After the First Battle, Doriath was protected by the magical Girdle of Melian.  Although sounding like some form of athletic support, this was actually fence of enchantment set around the kingdom of Doriath by Melian his Queen, preventing entry into his land without his will and consent.  Which in modern parlance might be termed the magical Firewall of Pensak.... 

Dagor-nuin-Giliath (Battle-under-Stars) was the second battle of the Wars of Beleriand, but the first fought by the Noldor.

The battle began when the Noldor of Fëanor had arrived unexpectedly at the Firth of Drengist, and passed through the Gate of the Noldor into Hithlum. They encamped on the northern shore of Lake Mithrim. Morgoth hoped to destroy the Noldor before they could establish themselves, and sent his forces through the passes of the Ered Wethrin. Although the Orcs of Morgoth far outnumbered them, the Noldor were still empowered with the Light of Valinor, and quickly defeated them. 

The Orcs retreated north through Ard-galen, with the Noldor in hot pursuit. The forces of Morgoth that had been besieging the Havens of the Falas since the First Battle of Beleriand marched north to attack the Noldor in the rear, but a force led by Celegorm ambushed them at Eithel Sirion. Trapped between the two Noldorin forces, the Orcs fought for ten days, encircled at the Fen of Serech.

All but a few Orcs perished, and Fëanor in his wrath pursued even this small group. The tables turned at the edge of Dor Daedeloth, as Balrogs poured forth from Thangorodrim. Fëanor stood his ground and long fought alone, until he finally fell. Then the armies of his sons reached him, and the Orcs and Balrogs retreated. Fëanor died in sight of Angband, thrice cursing Morgoth.  It was rumoured that Fëanor cried like a baby at the moment of his death. Rumours, it must be said, that I have just started.

Immediately following this the Moon rose, and with the rising of the Moon Fingolfin and the second, greater Host of the Ñoldor arrived in Lammoth. There they were attacked by Orcs which had been sent there by Morgoth to attack Fëanor from the rear, and they fought their first battle, the Battle of the Lammoth. The Ñoldor were caught off-guard, and Fingolfin's son Argon was slain. Fingolfin and his host pursued the Orcs until they were completely destroyed, and then passed into Mithrim as the Sun first rose.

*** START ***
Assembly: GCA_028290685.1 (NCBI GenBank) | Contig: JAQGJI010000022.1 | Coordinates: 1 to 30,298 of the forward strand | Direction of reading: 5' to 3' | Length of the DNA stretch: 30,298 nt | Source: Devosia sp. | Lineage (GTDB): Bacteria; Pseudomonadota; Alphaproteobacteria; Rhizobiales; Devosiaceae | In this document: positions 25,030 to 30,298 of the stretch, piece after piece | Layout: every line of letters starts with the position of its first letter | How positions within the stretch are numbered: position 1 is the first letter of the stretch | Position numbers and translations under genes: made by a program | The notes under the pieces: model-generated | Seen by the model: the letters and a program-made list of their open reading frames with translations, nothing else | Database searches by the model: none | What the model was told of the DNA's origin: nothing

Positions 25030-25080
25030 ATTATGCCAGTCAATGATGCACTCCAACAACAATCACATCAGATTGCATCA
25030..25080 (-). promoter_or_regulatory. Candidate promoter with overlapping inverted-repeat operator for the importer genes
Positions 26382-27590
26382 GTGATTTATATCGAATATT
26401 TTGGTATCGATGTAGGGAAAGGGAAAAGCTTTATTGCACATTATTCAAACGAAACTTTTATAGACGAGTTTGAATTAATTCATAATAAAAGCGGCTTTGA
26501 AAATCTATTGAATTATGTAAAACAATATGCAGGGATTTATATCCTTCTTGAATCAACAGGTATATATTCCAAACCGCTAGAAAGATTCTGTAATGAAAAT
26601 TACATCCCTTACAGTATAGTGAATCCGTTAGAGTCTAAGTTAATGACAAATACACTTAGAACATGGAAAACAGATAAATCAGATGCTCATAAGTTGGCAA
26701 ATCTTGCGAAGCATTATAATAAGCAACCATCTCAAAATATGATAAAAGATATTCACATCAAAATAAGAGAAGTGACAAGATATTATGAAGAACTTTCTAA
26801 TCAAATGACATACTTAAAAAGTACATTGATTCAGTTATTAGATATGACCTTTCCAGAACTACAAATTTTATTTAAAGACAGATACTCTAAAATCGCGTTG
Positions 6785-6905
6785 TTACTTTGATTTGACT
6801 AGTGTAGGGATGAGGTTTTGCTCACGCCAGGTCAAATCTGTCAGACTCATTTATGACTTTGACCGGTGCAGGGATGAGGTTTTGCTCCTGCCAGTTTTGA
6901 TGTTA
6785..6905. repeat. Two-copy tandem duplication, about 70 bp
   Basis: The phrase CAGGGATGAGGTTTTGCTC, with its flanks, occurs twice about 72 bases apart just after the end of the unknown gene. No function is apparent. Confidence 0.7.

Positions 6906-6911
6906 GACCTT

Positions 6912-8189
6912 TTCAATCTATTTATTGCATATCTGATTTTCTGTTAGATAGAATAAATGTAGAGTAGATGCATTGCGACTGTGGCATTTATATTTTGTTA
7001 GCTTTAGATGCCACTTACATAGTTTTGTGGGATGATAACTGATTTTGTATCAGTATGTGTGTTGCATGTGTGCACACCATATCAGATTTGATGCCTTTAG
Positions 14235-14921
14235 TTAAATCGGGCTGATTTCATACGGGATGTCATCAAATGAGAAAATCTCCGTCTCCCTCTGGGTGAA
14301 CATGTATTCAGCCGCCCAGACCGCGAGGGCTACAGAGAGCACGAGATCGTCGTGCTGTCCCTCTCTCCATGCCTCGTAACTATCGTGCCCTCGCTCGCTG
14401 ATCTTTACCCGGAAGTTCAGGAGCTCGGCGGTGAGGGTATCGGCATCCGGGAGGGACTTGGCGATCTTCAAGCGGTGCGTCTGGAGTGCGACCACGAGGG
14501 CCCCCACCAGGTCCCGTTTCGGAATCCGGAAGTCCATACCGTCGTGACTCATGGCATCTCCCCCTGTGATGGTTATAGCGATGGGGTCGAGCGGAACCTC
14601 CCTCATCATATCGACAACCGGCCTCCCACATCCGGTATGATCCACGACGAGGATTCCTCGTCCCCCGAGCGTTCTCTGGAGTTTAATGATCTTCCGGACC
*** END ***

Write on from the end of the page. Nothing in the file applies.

It was thus a bittersweet victory for the Noldor, as they had destroyed most of Morgoth's forces in one strike, but their greatest leader had been mortally wounded, and they had lost one of their princes.

So there's certainly a lot going on with the plot, but what of the music?  Well of course you should know what to expect by now, shouldn't you: sweeping instrumentals of majesty and grandeur, lots going on and more than you can readily absorb on just a cursory listen or two.  It's evocative stuff, guaranteed to transport you to the battle fields and hidden corners of Middle-Earth or your money back.*  In actual fact, from the clashing of steel and the sounds of struggle that heralds the first song, you know Hugin is reaching back into his past for influences as well as bringing his contemporary sound to bear on the piece.

In the words of Gandalf the Grey, "A rollicking roller-coaster of an album, or my foot's a kipper."

Absolutely essential for any fan of Hugin's art, and a real joy to listen through and immerse oneself in.  Trying to pick it apart song by song really can't do it justice, and believe me I've tried over the years (suggesting, most likely, that it's your humble scribe that needs a creative reboot) so take it from me when I note that it is certainly worth seeking out and playing loud.

Noted in the credits for this release is the fact that the cover photograph was taken by one Zigor Ozamiz Yarza.  This is, of course, our old friend Zigor of Extreme Ambient  

He tells us: "The cover of "War of the Beleriand" is from a photo that was taken by me and it was an honour that Hugin choose to use it. The photos were taken during a trek to Annapurna Base Camp in Nepal, back in 2013.  That is the Dhaulagiri massif and it was taken from Poon Hill early in the morning. The highest point is the Dhaulagiri mount which is the seventh highest mountain in the Himalayas.  The full picture can be seen here.

STOP PRESS!  Just as Nazgul was about to commit this post to the web a picture was spotted on Hugin's Facebook page that showed an extract of a Terroraiser review, which features coverage of all 3 of the Beleriand series!  It's in Cyrillic of course, and the resolution isn't great so Nazgul is still none the wiser about what it says other than the overall rating for the trio of releases was a robust 7/10.  If there are any Russian speaking readers of Honour and Darkness out there who can shed more light on this review, do get in touch through the usual channels!

Interesting Russian review ... if only we knew what it said...?!

* there is, of course, no money back under any circumstances.  Caveat Emptor!